Embracing Stillness

OCTOBER 13, 2014

Photo: Rachel Greenspan

I thought adventurousness was just ingrained in my personality, a part of my heartbeat. I grew up in Western Canadian suburbia, in a town that always seemed too small and too cold. I’d been plotting my escape since I was eight, dreaming of bigger ponds, watching “Two Weeks Notice” and fantasizing about the future, when I’d have the privilege of living in a studio shoebox, stalking the grimy streets of a pulsing Gotham, Crackberry welded to my hand. I had so many questions that, to me, only the wider world could answer. I had “To the world” engraved on a set of matching pens that I gave to my college boyfriend (who seemed to share my thirst at the time). In college, I went on a number of exchanges and travelled across most of Asia: Beijing, Shanghai, Hong Kong, the Philippines, Taiwan, Singapore.

Five years ago, when I graduated college, I took the plunge. I accepted a job posting in another Canadian city that didn’t state the salary. I hadn’t even asked during the interview. On the first day, I just walked into a marble skyscraper, took the elevator to the thirtieth floor, and signed a confidentiality agreement before being initiated into the corporate ranks. Thankfully, it all worked out. The salary was generous and I never did encounter anything that I would question keeping confidential. For the first time, I was on my own. I made new friends, kept in touch with family, and plotted my next move.

Three years ago, I moved across the continent and the border to start law school in Boston. Life really accelerated then. I met a staggering amount of new people and ended up interning in New York, Hong Kong, and Beijing across two summers. I really learned how to cook, clean, and save myself when I got lost, had no food in the fridge, had no phone, or couldn’t carry the groceries (ask directions from old people;  Seamless and bodegas; learn to love cafés with wifi; always bring a backpack). I made even more new friends. But life in that small, cold Western Canadian town started to gain a nostalgic gleam, which told me that it really had been a long time.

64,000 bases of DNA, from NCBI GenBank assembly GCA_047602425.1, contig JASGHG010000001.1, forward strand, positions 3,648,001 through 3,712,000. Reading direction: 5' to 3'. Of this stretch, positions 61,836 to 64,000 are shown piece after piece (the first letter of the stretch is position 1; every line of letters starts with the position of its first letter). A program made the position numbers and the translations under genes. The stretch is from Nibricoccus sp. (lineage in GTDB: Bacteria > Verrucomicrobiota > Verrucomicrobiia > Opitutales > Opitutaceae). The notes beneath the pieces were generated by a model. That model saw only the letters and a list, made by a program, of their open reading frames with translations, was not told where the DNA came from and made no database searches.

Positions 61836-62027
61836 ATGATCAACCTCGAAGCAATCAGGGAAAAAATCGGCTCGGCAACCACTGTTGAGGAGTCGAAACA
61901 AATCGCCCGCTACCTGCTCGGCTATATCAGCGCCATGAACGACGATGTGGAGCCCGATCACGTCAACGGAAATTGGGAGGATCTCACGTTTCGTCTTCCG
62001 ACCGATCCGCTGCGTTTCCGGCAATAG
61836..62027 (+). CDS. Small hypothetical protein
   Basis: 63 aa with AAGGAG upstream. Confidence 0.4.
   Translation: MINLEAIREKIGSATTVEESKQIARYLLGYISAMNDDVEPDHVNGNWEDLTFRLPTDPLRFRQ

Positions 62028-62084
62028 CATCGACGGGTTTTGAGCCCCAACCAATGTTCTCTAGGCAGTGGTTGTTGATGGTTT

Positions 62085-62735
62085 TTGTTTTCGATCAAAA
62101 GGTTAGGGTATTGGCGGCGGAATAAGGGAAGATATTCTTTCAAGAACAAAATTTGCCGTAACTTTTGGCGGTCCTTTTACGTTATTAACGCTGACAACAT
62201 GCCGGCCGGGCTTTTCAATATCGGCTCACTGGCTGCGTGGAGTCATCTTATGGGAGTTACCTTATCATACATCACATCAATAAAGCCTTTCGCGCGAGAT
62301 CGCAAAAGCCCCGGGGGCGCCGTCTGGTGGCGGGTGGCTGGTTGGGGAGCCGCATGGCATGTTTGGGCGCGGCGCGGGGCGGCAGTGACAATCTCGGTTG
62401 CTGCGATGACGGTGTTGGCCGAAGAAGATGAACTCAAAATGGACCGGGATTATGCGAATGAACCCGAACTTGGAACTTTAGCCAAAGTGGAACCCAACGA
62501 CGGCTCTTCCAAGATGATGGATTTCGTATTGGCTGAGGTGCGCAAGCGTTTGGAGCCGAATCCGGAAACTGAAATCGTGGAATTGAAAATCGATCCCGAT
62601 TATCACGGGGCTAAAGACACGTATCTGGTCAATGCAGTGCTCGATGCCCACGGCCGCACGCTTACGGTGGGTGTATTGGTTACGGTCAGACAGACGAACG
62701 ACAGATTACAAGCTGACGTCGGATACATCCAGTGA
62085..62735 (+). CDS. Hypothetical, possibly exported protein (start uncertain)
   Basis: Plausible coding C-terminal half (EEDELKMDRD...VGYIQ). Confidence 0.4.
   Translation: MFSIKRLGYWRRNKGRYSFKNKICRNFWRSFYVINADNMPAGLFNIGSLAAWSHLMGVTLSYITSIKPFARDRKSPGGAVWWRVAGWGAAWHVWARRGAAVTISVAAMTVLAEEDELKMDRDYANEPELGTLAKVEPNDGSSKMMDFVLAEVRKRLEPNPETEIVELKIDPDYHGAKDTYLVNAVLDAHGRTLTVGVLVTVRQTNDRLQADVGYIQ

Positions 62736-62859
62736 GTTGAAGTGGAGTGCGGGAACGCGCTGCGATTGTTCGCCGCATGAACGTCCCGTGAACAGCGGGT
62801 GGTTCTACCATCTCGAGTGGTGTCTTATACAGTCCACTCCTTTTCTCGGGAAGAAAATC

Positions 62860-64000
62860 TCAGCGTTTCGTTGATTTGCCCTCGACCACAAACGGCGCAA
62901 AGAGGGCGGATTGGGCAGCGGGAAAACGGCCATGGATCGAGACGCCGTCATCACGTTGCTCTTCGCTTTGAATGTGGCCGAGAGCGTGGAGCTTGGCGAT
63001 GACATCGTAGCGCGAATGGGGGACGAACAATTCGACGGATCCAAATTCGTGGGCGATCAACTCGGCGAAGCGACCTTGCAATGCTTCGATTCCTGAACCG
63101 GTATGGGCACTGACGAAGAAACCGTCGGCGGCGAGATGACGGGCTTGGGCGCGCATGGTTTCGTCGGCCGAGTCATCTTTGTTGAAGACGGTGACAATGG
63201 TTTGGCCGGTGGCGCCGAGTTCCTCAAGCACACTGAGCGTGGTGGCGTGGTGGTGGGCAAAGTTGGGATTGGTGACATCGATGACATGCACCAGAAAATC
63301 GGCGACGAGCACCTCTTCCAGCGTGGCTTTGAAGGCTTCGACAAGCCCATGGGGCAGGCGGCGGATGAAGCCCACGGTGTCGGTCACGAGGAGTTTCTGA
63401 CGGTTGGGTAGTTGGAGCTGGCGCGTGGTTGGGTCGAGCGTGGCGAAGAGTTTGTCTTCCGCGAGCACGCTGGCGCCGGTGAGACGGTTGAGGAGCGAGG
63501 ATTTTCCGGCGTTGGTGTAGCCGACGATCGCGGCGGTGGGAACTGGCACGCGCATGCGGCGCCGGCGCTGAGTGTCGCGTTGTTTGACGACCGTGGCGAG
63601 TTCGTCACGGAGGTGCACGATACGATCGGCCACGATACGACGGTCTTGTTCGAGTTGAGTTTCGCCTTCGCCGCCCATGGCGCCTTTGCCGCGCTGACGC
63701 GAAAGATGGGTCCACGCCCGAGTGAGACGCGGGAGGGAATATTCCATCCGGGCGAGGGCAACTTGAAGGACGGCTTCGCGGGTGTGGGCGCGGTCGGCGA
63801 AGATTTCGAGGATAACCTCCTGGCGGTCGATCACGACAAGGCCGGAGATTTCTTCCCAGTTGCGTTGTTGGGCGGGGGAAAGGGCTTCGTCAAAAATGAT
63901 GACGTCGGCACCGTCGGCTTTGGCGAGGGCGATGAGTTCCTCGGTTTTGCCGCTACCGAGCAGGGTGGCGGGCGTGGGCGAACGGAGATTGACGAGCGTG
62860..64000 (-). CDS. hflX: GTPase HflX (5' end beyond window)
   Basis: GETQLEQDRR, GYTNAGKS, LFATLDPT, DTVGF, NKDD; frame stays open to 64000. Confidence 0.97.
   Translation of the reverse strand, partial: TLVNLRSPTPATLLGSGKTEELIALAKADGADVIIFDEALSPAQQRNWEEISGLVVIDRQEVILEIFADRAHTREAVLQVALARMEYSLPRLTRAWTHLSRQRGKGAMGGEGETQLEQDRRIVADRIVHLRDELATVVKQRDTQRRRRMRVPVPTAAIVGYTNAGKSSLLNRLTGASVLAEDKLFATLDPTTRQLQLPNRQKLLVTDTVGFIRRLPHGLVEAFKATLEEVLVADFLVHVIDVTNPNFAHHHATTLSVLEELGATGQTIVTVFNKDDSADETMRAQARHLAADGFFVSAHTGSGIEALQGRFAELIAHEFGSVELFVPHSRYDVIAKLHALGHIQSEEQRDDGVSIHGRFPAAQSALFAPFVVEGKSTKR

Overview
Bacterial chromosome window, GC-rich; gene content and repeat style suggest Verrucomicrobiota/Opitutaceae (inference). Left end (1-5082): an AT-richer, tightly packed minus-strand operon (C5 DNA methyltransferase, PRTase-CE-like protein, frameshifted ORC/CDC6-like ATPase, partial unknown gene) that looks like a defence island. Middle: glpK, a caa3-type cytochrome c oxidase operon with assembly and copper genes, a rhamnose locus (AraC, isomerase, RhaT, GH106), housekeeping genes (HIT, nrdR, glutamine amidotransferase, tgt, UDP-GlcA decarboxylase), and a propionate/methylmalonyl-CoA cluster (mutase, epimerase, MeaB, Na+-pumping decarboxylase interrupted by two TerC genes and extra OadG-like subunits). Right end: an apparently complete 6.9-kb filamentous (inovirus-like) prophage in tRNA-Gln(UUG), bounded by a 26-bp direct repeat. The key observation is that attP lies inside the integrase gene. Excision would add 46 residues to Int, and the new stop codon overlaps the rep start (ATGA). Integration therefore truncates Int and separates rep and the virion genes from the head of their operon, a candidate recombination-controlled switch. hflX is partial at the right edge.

My expertise in the mechanics of moving, and the deftness with which I can now pack a suitcase and know whether I’ve gone over the limit or not without a scale, is rewarding and heartbreaking at the same time. I used to think that all of life’s answers lay in an exotic locale somewhere, that the truth was buried in an eightieth floor observatory, a desert, a bustling bazaar, a jungle, or on top of a mountain. It always felt like I was running away and towards … something.

Finally, on my latest adventure, I realized that no fancy café, ancient site, natural wonder, or gleaming mall was going to make me get up off my laptop and out of bed. I didn’t want to go. It wasn’t really that I was tired, I just thought to myself: “I’ve seen enough for now.”

For three weeks, I had been posted somewhere without other interns or people my age. For three weeks, I’d been seeing attractions by myself and eating alone. I had a lot of time to reflect on my life. I realized that I could burn up money and time endlessly, seeing and buying new things to delight in, but it still couldn’t fill this space inside.

So I started exercising. And budgeting. And planning. I filled my time with reading and writing, and reaching out to family and friends across the ocean. I started building an internal life and rhythm, rather than hoping I could find a magical formula externally. And I realized, no matter where I went, I’d still find great things to delight in, but I could carry this internal happiness formula (for lack of a better label) wherever I went. True contentment would emanate from me outwards, not always from a great painting or beautiful scenery towards me. I think I finally started finding some answers.

I’ve spent years chasing a state of being I could call home across the globe, and now I realize I’ve been in a long process of building this home wherever I happened to be. It wasn’t so much about “finding” myself. I finally realized that it’s about “building” myself. Inside out. And it feels great.


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